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Stark News Details

Caring for the Nimishillen Watershed: What Stark Countians are Doing to Clean Up Their Waterways - Part 3

Posted Nov. 8, 2010


In the case of the Nimishillen Creek Watershed v. the Stark County community, we were all found guilty of contributing to the pollution of our waterways. Our sentence? We must not only think differently about how we negatively affect our environment but also act differently. It won’t be easy, but it is necessary to protect our water, ourselves and our future.

The good news is we won’t be alone in this challenge.

Here are just a few examples of the numerous local groups — from students to community organizations to corporations — that invite us to follow their lead in cleaning up Stark County’s waterways.

  • Through a Muskingum Watershed Conservancy District grant and funding from the H.W. Hoover Foundation Initiative in Environmental Media, Stark Parks and the Kent State University Stark Campus conducted a pilot program in June for teachers in three Stark County elementary and middle schools. The teachers developed projects to help them and their students understand storm water issues on their school properties and devise solutions to existing problems.
  • Kent State Stark will offer an environmental media course focused on local water issues next spring. Students will screen their video projects for a public audience at the Palace Theatre on May 12.

  • University of Mount Union students are working with the city of Alliance, the Ohio Environmental Protection Agency, Western Reserve Land Conservancy, county health departments and other partners to study, identify and correct the sources of the excessive nutrients in the Deer Creek and Walborn reservoirs, where the city receives its drinking water.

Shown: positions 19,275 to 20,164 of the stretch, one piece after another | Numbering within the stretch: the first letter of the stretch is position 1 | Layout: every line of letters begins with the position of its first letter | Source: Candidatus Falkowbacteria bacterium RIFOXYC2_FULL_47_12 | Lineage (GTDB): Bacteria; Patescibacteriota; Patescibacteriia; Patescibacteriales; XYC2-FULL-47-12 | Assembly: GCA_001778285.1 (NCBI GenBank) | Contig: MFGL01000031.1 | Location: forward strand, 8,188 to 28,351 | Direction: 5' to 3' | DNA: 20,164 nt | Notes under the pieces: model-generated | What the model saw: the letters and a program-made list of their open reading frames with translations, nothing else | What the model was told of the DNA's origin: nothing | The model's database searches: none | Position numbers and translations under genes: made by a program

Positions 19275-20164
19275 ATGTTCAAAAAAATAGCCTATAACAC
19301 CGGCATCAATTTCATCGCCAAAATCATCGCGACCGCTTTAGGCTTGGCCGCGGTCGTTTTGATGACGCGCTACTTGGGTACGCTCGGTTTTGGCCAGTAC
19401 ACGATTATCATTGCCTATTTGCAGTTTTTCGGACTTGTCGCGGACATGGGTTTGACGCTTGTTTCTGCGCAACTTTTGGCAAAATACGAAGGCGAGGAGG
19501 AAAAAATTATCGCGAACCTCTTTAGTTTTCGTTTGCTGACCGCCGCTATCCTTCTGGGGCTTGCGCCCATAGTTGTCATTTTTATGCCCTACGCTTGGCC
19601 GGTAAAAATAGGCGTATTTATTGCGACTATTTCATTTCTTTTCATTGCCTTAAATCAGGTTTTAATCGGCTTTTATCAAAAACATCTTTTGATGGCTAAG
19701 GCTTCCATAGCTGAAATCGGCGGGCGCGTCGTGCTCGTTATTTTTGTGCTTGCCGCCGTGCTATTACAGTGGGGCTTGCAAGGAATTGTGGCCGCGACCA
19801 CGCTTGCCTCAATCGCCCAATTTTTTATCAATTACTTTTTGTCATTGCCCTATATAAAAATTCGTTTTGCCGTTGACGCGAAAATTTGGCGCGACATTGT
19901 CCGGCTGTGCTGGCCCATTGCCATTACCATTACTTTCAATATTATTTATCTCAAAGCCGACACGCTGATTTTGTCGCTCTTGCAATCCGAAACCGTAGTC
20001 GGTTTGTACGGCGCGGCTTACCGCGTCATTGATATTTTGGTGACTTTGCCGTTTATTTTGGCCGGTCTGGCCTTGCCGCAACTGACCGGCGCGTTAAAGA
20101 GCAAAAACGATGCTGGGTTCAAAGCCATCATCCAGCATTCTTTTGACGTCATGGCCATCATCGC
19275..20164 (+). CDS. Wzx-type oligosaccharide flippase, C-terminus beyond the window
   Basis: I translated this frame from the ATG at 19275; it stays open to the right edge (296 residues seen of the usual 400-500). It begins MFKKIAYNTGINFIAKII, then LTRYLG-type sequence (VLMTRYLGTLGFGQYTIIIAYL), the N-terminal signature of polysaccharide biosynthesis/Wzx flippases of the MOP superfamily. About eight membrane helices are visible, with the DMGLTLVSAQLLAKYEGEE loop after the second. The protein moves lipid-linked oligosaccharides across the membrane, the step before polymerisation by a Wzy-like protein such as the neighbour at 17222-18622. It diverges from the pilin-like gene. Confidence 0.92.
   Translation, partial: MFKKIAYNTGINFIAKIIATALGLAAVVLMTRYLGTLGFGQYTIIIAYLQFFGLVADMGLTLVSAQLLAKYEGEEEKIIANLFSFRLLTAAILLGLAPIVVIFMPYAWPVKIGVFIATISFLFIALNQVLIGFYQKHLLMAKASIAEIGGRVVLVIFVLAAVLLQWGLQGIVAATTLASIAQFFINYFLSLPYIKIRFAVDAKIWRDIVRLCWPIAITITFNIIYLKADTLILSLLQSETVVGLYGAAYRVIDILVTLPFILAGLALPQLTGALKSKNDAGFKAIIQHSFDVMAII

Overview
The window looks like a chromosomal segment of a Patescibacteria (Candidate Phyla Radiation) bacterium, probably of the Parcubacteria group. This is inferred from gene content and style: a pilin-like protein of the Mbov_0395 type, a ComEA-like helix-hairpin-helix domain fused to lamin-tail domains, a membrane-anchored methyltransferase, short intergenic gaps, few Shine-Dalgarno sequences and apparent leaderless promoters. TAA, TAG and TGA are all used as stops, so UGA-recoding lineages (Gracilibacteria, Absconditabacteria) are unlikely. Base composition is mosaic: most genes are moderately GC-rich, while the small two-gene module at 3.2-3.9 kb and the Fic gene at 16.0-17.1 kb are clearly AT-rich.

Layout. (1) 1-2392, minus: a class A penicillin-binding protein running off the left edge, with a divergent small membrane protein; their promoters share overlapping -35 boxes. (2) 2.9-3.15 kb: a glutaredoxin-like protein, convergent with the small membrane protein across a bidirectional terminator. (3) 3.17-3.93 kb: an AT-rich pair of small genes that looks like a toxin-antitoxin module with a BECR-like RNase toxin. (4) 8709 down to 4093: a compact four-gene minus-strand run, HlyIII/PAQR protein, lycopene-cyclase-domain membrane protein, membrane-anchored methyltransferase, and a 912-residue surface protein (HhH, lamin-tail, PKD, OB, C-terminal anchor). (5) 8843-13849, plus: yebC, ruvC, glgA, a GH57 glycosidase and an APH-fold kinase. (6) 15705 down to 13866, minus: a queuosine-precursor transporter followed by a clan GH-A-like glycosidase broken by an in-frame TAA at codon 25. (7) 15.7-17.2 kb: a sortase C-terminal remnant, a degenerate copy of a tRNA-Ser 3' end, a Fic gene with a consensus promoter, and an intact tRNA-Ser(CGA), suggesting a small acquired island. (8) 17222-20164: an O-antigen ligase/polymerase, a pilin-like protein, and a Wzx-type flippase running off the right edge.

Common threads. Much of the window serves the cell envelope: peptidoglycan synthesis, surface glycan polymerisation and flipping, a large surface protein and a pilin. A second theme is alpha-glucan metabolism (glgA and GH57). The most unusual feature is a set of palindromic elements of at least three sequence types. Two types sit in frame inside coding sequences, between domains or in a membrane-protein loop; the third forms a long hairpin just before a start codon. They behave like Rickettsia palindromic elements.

Every few years, elevated levels of nutrients cause algae blooms, releasing chemicals that cause musty-, earthy-smelling and tasting water, which is unacceptable to many of the city’s consumers, though it is safe to drink. The city is also researching treatment processes to reduce or eliminate taste and odor problems resulting from algae blooms.

  • Meyers Lake Preserve, a nonprofit group, recently submitted a proposal to the Muskingum Watershed Conservancy District for funding to remove a culvert near Lakeside Avenue that is emptying pollutants from the surrounding residential community into the lake. Once funding is approved, the culvert will be replaced with a naturally flowing, sculpted channel comprised of rocks and plants that will slow down the stream, reducing debris and sediment as the water flows through.
  • Through the H.W. Hoover Initiative, Kent State Stark students and faculty are producing a documentary focused on the Nimishillen Creek Watershed that will be screened at the Palace Theatre and on local public television.
  • Massillon and Canton are making substantial investments toward cleaner water. They have upgraded or are upgrading their waste water treatment plants to reduce the levels of water pollutants that are discharged into the streams.
  • Canton built a wetland in Reifsnyder Park that treats storm water from a culvert pipe before the water empties into Nimishillen Creek’s Middle Branch. The city is also installing a large retention basin along Fairhope Ditch in the East Branch subwatershed to improve storm water runoff and reduce downstream flooding.


Now that we all know what to do about our waterways, it’s time to do our part. Remember, we are all downstream.

By Cynthia Williams, public relations coordinator for the Kent State University Stark Campus. (Special to The Repository) Kent Stark is home to the Herbert W. Hoover Foundation Initiative in Environmental Media, a collaboration with the University of Miami’s (Florida) Arnold Center for Confluent Media Studies.